What are the chances of home prices falling? Odds are higher in these parts of the West

A “For Sale” sign is posted in the yard of a house in Sandy on May 31. What is the forecast for home prices in Utah? As the U.S. housing market hits a turning point, now cooling from red-hot to lukewarm, economists' predictions of what happens next are swirling.

A “For Sale” sign is posted in the yard of a house in Sandy on May 31. What is the forecast for home prices in Utah? As the U.S. housing market hits a turning point, now cooling from red-hot to lukewarm, economists' predictions of what happens next are swirling. (Chuck Wing, Deseret News)



Estimated read time: 3-4 minutes

SALT LAKE CITY — As the U.S. housing market hits a turning point, now cooling from red-hot to lukewarm, economists' predictions of what happens next are swirling.

They pretty much all agree — and we're already seeing it in the data — that home prices will "decelerate" to some extent. Thanks to the Federal Reserve's upward pressure on borrowing rates, the pandemic housing frenzy days of upwards of 20% year-over-year price growth appear to be over.

The real question is if some areas, especially those that went wild over the past years, will see price growth decelerate so much that it actually leads to home price drops.

We know the West was ground zero for the COVID-19 housing rush. States like Utah and Idaho, in particular, saw record-breaking home price increases as out-of-state movers flooded their markets from big-city areas in search of more bang for their buck.

But now that the rush looks to be over, the nation's housing market is contracting, and that's happening fastest in the West. But some areas in these western states face higher risks for home price drops than others.

That's according to Fortune's latest analysis of CoreLogic data of the nation's largest regional housing markets.

CoreLogic calculated the likelihood of regional home price declines by assessing factors like income, growth projections, unemployment forecasts, consumer confidence, debt-to-income ratios, affordability, mortgage rates and inventory levels, Fortune reported.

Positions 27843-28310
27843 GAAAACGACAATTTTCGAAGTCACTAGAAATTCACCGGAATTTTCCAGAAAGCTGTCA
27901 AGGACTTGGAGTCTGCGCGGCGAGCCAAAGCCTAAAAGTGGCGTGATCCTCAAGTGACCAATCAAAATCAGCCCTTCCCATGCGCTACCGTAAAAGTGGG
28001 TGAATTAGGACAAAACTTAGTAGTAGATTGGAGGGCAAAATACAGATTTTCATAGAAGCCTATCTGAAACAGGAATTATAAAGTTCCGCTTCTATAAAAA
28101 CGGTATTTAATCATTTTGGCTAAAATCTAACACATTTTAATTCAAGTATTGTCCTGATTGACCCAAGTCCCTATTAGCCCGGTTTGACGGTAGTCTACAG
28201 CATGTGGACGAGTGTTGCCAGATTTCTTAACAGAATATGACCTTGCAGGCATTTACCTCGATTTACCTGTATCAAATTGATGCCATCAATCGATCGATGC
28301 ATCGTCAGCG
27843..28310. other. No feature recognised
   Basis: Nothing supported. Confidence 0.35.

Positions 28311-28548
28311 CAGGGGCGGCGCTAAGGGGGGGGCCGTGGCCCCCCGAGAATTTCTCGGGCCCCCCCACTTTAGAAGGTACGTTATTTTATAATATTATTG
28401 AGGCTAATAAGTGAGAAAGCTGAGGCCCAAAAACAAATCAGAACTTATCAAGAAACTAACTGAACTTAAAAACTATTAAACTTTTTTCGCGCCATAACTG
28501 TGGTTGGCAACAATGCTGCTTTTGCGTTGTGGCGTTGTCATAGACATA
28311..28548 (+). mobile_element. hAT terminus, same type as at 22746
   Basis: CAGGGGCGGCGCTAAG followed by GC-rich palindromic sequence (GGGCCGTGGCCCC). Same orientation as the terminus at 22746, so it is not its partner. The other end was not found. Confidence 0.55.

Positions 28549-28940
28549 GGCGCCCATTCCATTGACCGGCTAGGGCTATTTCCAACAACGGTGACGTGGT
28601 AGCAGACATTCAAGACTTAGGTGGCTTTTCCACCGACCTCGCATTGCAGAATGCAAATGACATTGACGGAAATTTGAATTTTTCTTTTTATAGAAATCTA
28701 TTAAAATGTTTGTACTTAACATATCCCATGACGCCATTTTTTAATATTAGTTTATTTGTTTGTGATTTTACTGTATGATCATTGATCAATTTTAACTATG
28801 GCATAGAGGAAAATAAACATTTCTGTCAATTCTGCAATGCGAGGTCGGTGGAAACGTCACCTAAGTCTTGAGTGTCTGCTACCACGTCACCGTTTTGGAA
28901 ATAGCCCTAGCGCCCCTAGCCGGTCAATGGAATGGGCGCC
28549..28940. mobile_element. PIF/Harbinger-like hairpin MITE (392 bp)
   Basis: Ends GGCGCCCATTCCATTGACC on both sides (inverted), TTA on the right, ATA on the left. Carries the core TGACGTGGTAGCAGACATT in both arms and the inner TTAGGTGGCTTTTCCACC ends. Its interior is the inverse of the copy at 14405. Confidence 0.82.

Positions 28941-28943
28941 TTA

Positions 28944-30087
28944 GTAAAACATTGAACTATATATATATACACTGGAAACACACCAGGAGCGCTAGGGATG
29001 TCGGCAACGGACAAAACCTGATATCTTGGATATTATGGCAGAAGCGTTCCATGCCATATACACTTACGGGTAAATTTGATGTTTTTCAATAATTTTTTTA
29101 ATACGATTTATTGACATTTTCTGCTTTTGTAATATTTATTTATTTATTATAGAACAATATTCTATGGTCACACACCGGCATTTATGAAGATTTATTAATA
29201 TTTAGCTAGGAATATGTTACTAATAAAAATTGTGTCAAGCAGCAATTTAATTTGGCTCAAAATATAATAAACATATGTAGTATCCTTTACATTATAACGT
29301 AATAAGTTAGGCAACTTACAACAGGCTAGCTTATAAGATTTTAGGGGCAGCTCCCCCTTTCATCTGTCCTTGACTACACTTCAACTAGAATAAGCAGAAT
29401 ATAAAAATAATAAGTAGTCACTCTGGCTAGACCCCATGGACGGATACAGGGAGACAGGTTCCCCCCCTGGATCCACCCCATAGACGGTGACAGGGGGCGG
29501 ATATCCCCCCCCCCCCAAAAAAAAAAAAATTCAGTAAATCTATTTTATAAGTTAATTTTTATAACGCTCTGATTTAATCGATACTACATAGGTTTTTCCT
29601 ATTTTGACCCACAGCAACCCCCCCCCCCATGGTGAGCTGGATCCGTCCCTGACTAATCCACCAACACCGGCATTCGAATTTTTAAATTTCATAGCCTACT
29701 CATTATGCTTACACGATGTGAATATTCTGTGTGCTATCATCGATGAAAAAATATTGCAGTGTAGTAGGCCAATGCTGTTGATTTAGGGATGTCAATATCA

CoreLogic then categorized those markets into five groups, based on the likelihood that home prices in those areas will drop over the next year. The "very high" classification means that area has an over 70% chance of a price drop, "high" means a 50% to 70% chance, "medium" means a 40% to 50% chance, "low" means a 20% to 40% chance, and "very low" means a 0% to 20% chance.

Of the markets included in the analysis, several regional markets glow red hot, at "very high" risk of price drops over the next 12 months.

You guessed it. Boise came up again as among the nation's top areas with "very high" chances of seeing regional home prices dip. So did the Lake Havasu City-Kingman and Prescott valley areas of Arizona.

Counties scattered throughout Washington, Oregon and California, including San Francisco, also have "high" or "very high" chances of seeing prices drop over the next year.

But it's a different story for Utah and even other regional markets in Idaho and Arizona.

In Utah, the Ogden, Salt Lake and Provo markets have a "low" chance of seeing prices dip. The Logan area has a "very low" chance, according to the analysis.

The Beehive State, with its yearslong housing shortage, rapid population growth, strong job market and desirable proximity to world-class hiking and skiing, is still facing quite a bit of housing demand. The latest CoreLogic data aligns with what economists have been saying about Utah, ranking its regional markets as having lower risk of home price drops compared to Boise's market.

Boise is among the top areas that saw an influx of home buyers amid the pandemic, and is now one of the markets to slow the fastest.

"Concerns about cooling of housing market demand is spreading across more markets particularly as (a) higher share of home sellers are starting to reduce their asking prices and home price growth is slowing. The number of markets with more than 50% probability of price decline doubled again compared to month prior, but remains concentrated to regions that saw particularly strong price growth over the last two years or areas with population out-migration," Selma Hepp, CoreLogic's deputy chief economist, told Fortune.

Related stories

Most recent Utah housing stories

Related topics

Utah housingUtah
Katie McKellar

SIGN UP FOR THE KSL.COM NEWSLETTER

Catch up on the top news and features from KSL.com, sent weekly.
By subscribing, you acknowledge and agree to KSL.com's Terms of Use and Privacy Policy.

KSL Weather Forecast